Having said that, it could be that you are still better off overall as the pension you give up (by taking your AVCs as cash, rather than using them to buy an annuity) could well be less that the 1/60th pension you would have swapped for the lump sum. Whether this is the case depends on the pension/cash exchange rate used by LGPS.
    Last edited by Debt_Free_Chick; 21-05-2012 at 8:38 PM.
    Warning ..... I'm a peri-menopausal axe-wielding maniac
    • BobQ
    • By BobQ 21st May 12, 8:38 PM
    • 10,707 Posts
    • 14,102 Thanks
    BobQ
    This is LGPS, not civil service, but most of my accrued benefits are on the 1/60 system (no lump sum) and I've just had a letter encouraging me to pay AVCs which includes the following:

    When you retire you can take the whole of your AVC fund as a tax free lump sum (including any income earned) subject to the total lump sum being no more than 25% of the value of your benefits.

    So am I right in my interpretation that if I make AVCs, this could be the best of all possible worlds? Tax relief, tax free growth AND the whole of it back when I retire?

    Thank you
    Originally posted by laurel7172
    Schemes that used to be based on 1/80ths usually had a lump sum, the later variants used 1/60ths without lump sum but they were almost similar in value. You will probably be able to commute some of your 1/60ths pension to have a lump sum, in the same way that those with a 1/80th pension can usually convert the lump sum into more pension within limits.

    Obviously if you take out AVCs you will get more benefits however they allow you to take them. But they are based on investments unlike your main pension. So "whole of it" will depend on the investment.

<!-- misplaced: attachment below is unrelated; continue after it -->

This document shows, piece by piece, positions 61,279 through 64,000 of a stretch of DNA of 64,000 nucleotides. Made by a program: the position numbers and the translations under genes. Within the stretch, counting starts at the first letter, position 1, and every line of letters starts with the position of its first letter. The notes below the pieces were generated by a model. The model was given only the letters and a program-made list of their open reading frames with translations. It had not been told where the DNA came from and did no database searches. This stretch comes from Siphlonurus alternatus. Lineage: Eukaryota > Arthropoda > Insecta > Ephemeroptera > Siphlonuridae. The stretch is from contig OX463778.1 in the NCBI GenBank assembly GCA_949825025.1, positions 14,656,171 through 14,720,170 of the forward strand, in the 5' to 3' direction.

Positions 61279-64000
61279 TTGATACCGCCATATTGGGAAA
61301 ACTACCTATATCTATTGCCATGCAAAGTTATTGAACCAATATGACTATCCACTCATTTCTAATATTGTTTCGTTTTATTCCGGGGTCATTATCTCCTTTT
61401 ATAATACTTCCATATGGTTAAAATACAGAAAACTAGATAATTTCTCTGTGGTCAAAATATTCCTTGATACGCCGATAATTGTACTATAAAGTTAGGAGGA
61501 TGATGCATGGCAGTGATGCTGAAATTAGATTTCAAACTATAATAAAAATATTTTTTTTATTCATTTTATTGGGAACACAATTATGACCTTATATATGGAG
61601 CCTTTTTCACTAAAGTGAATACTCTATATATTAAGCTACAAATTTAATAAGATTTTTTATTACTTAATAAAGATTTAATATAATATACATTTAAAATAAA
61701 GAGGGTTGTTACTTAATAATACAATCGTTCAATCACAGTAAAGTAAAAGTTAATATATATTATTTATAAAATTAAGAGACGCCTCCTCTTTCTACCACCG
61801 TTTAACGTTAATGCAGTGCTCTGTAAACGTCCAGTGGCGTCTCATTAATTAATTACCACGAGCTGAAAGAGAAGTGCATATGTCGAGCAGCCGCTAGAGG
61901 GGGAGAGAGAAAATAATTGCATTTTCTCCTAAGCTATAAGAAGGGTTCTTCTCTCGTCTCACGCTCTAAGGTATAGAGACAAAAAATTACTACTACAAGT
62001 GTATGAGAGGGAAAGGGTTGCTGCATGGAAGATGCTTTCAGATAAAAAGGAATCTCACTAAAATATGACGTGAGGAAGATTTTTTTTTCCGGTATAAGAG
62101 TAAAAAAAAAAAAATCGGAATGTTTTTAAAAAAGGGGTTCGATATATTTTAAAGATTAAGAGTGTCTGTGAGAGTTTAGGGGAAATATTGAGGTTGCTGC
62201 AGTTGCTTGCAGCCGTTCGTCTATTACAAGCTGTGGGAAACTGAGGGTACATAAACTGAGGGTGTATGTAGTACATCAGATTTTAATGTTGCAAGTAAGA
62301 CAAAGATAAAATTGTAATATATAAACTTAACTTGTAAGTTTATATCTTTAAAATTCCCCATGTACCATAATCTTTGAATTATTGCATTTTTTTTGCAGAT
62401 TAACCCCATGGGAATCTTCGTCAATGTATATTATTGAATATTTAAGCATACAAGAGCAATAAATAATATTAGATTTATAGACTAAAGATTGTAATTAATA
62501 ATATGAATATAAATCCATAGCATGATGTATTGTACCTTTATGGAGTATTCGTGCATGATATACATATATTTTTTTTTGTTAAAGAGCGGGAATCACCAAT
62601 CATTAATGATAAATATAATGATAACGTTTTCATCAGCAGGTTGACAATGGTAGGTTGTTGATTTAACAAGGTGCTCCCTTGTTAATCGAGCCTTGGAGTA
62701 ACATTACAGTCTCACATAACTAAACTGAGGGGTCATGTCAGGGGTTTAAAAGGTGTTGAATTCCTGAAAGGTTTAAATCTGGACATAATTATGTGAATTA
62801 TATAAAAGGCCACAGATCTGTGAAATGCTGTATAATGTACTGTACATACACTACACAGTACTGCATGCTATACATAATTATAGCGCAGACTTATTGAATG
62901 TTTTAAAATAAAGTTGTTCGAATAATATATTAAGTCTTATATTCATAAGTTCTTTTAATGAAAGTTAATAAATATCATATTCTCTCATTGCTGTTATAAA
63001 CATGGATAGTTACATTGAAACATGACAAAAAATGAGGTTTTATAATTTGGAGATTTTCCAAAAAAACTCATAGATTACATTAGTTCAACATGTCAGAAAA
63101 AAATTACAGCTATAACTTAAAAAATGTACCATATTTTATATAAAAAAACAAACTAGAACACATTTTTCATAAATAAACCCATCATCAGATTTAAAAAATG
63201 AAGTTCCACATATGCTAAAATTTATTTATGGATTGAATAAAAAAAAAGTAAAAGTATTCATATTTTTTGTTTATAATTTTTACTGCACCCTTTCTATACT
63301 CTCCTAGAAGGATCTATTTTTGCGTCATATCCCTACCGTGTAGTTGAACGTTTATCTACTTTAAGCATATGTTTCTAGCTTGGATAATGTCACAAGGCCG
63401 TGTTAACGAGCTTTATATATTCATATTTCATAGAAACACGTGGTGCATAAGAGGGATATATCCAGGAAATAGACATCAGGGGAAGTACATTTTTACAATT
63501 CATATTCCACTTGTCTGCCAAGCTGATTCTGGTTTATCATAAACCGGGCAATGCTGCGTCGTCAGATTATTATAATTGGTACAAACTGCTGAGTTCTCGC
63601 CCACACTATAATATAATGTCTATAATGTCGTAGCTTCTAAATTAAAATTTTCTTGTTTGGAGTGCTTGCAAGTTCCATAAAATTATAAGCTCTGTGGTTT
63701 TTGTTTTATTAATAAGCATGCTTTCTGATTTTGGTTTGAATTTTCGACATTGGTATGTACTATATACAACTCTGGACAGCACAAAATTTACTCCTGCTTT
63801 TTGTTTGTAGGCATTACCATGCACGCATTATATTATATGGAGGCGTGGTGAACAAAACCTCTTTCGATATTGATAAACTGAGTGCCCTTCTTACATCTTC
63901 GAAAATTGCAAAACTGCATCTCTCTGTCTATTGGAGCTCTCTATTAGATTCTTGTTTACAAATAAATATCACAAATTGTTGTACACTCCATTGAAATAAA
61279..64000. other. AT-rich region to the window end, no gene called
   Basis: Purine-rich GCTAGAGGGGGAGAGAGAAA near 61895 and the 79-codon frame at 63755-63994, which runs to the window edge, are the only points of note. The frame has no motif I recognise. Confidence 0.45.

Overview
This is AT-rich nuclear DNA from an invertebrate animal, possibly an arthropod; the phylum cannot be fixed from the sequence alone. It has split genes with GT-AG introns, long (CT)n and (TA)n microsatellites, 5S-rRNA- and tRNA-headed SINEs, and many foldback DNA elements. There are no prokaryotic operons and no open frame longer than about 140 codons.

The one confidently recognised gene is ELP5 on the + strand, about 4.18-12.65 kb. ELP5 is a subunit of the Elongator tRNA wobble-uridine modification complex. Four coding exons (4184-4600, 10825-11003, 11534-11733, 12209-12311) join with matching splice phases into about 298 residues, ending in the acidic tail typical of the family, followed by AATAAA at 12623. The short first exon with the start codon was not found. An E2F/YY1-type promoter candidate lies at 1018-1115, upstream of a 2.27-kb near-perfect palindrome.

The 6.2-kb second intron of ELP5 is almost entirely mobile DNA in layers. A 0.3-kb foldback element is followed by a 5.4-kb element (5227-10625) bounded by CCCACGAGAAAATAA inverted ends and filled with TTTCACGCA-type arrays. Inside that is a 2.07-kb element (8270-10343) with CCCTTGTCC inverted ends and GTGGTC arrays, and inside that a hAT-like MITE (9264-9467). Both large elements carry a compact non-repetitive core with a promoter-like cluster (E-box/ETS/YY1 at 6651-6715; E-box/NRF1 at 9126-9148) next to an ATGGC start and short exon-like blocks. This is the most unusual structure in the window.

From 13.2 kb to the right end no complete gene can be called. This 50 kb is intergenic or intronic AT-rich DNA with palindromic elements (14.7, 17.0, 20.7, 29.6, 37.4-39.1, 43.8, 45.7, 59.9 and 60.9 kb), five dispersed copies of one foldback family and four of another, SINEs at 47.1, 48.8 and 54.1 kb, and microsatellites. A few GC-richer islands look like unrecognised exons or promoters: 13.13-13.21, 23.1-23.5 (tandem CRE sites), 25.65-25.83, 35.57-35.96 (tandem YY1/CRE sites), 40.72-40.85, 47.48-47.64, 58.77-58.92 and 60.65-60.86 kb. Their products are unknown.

Last edited by BobQ; 21-05-2012 at 8:41 PM.
  • laurel7172
    Thanks, debt free chick. But what it seems to be saying is that, because I don't get any lump sum on the current LGPS scheme, I can effectively exploit a technicality, using the 25% allowance that my scheme doesn't utilise to get *all* my AVCs as a lump sum when I retire. (Assuming LGPS doesn't offer me an unmissable annuity rate to keep it in there)?
  • laurel7172
    Thanks, Bob. As a late entrant on a low salary, I don't expect to be able to afford to commute any pension-certainly not at the rates they seem to be offering at the moment. I'm aware that the two pensions are actuarily similar. But...subject to investment risk..which also exists outside a pension...am I right that I could, potentially, use an AVC like a long term S&S ISA, with the added benefit of tax relief on the initial investment? Thank you.
    • Debt_Free_Chick
    • By Debt_Free_Chick 21st May 12, 8:52 PM
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    • 9,492 Thanks
    Debt_Free_Chick